Niklas Zennström

Chief Executive and Co-founder, Skype Technologies, Britain

With his earnest face and smooth business talk, Niklas Zennström doesn't come across as a rulebreaker. But this 39-year-old Swedish entrepreneur makes a habit of challenging the old order with what he calls "radically disruptive" technology ventures. In the 1990s he helped build Europe's leading alternative phone company, Sweden-based Tele2, which has grabbed 28 million customers from incumbent carriers in 24 countries across the Continent. Five years ago he and Danish business partner Janus Friis sent the recording industry into fits with KaZaA, a free peer-to-peer music download service.

Now Zennström has done it again, and his new business could be the most disruptive yet. He and Friis have adapted the decentralized technology used in KaZaA for phone calls and launched a company called Skype Technologies that offers free talk from one PC to another over the Internet. Using it is as simple as downloading a small piece of free Skype software onto your PC and clicking on the name of another Skype user you want to reach. You can then gab away, enjoying crystal-clear sound quality. "I can stay in touch with my customers all the time," says Bertrand Fauroux, a Paris-based personal trainer who spends half his time in Los Angeles and uses Skype to stay in touch with friends in both cities.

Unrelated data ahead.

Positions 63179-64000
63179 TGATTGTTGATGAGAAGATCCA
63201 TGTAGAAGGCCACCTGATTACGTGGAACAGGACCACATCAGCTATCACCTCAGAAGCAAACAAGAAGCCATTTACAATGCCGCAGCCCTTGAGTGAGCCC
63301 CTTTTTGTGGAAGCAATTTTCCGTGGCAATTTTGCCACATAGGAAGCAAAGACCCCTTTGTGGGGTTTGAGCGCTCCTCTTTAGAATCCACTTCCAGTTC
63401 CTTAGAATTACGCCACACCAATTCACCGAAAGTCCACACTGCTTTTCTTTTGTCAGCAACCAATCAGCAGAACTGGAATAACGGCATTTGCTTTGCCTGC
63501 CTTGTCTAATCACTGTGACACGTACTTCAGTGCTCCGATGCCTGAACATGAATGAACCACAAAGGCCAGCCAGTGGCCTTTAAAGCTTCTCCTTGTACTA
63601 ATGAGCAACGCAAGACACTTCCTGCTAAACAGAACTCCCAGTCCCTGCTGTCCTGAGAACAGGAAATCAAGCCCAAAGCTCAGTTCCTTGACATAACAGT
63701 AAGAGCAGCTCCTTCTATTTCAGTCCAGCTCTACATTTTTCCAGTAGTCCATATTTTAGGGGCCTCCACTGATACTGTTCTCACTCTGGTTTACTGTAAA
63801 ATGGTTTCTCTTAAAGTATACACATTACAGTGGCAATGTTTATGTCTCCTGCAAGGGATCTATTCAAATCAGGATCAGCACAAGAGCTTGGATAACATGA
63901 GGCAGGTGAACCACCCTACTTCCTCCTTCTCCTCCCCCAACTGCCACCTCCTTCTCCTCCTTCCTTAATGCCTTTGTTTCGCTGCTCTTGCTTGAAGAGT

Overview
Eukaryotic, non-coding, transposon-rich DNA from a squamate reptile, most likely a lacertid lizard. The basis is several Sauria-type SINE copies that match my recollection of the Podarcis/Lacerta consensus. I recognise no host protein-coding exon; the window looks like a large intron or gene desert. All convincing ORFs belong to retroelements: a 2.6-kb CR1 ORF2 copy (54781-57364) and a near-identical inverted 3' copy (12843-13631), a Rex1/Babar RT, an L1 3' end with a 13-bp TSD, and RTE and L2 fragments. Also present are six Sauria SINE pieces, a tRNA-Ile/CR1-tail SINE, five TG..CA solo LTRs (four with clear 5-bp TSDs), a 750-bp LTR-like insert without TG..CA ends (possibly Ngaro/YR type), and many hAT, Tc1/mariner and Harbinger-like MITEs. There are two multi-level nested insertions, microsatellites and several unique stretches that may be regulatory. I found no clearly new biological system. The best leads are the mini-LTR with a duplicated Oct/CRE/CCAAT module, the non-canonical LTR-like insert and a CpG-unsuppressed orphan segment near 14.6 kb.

It's no exaggeration to say the telecom industry will never be the same. Since its launch 18 months ago, Skype has attracted a staggering 37 million users -- more than Tele2 has scored in 20 years -- who have collectively spent 8.5 billion minutes talking for free over the Net. "Skype has blazed a new trail," says Ian Cox, an analyst with Juniper Research Ltd. in Basingstoke, England. The company's blazing success has also reinforced Europe's longstanding role in pioneering telecom innovation.

Zennström isn't just a spoiler for the old guard. He aims to build a profitable business by enticing Skype users to sign up for paid features such as voice mail, conferencing, and calls to and from regular phones. His SkypeOut service, which lets PC users call a non-Skype user for about 2 cents per minute, has already attracted 1.3 million customers who buy talk time up front in $13 increments. Skype has just launched online voice mail for $19 a year and a service called SkypeIn that lets customers receive inbound calls on their PCs from a conventional phone for $39 a year. "The more people use Skype, the more they recommend it to friends and family," Zennström says. "We are growing exponentially."

Zennström wasn't born a revolutionary. He describes himself as "a well-behaved child" who studied hard while growing up in Stockholm and Uppsala. Degrees in business and computer science turned him on to technology. The three-year gig at Tele2 taught Zennström a lot about telecom -- and how vulnerable the Establishment was. Eighteen months ago, he says, those telecom giants saw Skype as toy technology. Now they're scrambling to roll out their own Internet calling schemes. Zennström the radical has struck again.

By Andy Reinhardt

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